Remembering Greg Lastowka (1968-2015)
On the same day I lost my mom, I also lost a close colleague: Greg Lastowka, a law professor at Rutgers-Camden Law School. Greg was one of the leading Internet Law scholars in the world, and our paths crossed countless times. I always enjoyed seeing him in person and exchanging emails with him, and I’ve cited his works many times. More recently, we bonded over having our respective lives rocked by cancer.
I first encountered Greg in the early 2000s. We exchanged emails about his work on Intel v. Hamidi, an online trespass to chattels case, where he helped his client prevail despite long odds–and established a key legal precedent in the process. Around that time, doing research for my own paper, I discovered Greg’s student note on search engines and trademark law, “Search Engines, HTML, and Trademarks: What’s the Meta For?” It was a thoughtful and well-crafted work that demanded a serious response, and I always loved the title’s pun.
Greg’s paper with Dan Hunter, The Law of the Virtual Worlds, was a massive hit that ranks in the top 250 most downloaded papers ever at SSRN. It’s a paper that I and many other professors aspire to write: a thoughtful and provocative treatment of a cutting-edge topic just as the topic was exploding in the literature. Greg continued the discussion at the high profile blog Terra Nova, a site I secretly envied (so much so that I added a virtual worlds category to my blog as a nod to trendiness).
Greg attended prior Internet Law Works-in-Progress conferences but couldn’t attend the 2015 event at SCU. He was on our minds, though. Attendees signed a “thinking of you” card and left video messages for him. It was a small way for the Internet Law community to send good wishes to another community member suffering major health troubles.
Because of my wife’s health, I don’t travel very much any more. However, a business trip took me to Philadelphia last October. When my meeting ended unexpectedly early, I had a couple of extra hours in Philadelphia. This gave me time to visit Greg at his house in Swarthmore before heading to the airport. It was a lovely Fall day, and we sat outside on the patio enjoying a light breeze, watching his cats and talking about health (his and my wife’s), careers, the state of legal education and more. Physically he didn’t look the same, but his mind was sharp as ever. It was an ordinary social visit, the kind we might have had in better times–even though we might not have made the time because there always seem to be more pressing priorities. I had hoped our visit wouldn’t be our last, though I feared it would be, and I soaked up every detail so the memories would remain strong.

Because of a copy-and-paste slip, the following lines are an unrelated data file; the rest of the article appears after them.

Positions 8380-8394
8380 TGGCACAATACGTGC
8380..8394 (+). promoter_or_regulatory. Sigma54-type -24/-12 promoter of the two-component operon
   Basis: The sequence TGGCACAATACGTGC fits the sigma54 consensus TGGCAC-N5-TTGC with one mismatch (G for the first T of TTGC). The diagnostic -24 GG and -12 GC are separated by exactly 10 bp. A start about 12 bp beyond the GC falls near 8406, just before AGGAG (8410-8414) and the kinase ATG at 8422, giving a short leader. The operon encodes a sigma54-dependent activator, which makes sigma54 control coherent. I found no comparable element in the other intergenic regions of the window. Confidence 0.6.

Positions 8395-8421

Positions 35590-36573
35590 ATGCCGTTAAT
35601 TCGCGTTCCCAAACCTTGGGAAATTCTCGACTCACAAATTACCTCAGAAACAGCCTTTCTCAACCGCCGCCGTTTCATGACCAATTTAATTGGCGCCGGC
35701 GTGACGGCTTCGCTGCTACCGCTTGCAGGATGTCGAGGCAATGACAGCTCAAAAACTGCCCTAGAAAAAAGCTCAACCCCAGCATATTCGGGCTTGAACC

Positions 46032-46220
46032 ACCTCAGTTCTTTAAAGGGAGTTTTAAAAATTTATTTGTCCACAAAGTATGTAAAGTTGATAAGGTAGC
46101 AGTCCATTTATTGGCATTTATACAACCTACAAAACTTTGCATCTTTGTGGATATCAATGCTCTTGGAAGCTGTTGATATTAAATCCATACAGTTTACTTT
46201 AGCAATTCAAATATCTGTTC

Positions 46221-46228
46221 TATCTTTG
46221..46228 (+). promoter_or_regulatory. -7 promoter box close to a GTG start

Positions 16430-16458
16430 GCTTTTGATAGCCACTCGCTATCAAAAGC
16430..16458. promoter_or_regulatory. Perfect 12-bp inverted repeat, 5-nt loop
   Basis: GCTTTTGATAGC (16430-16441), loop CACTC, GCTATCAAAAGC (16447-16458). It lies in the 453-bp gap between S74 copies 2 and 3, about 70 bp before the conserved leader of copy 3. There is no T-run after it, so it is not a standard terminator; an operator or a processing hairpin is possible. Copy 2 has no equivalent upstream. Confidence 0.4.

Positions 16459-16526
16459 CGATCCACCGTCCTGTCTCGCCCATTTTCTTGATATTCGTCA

Others have described Greg as a “mensch” and a “gentle man,” and I think those are perfect descriptors. Greg kept an even keel in everything he did, but his calm demeanor masked a great intellectual fire raging below. Seeing that fire extinguished, especially so prematurely, is tragic for me and all of us. I’m saddened by his death, and I’m sending my love and sympathy to Carol, Adam, Daniel and all of Greg’s family.
* Greg’s self-written obituary
* Rutgers Today: Rutgers Law Professor, Internationally Recognized Cyberlaw Scholar Dies of Cancer
* Derek Bambauer
* James Grimmelmann
* Dean John Oberdiek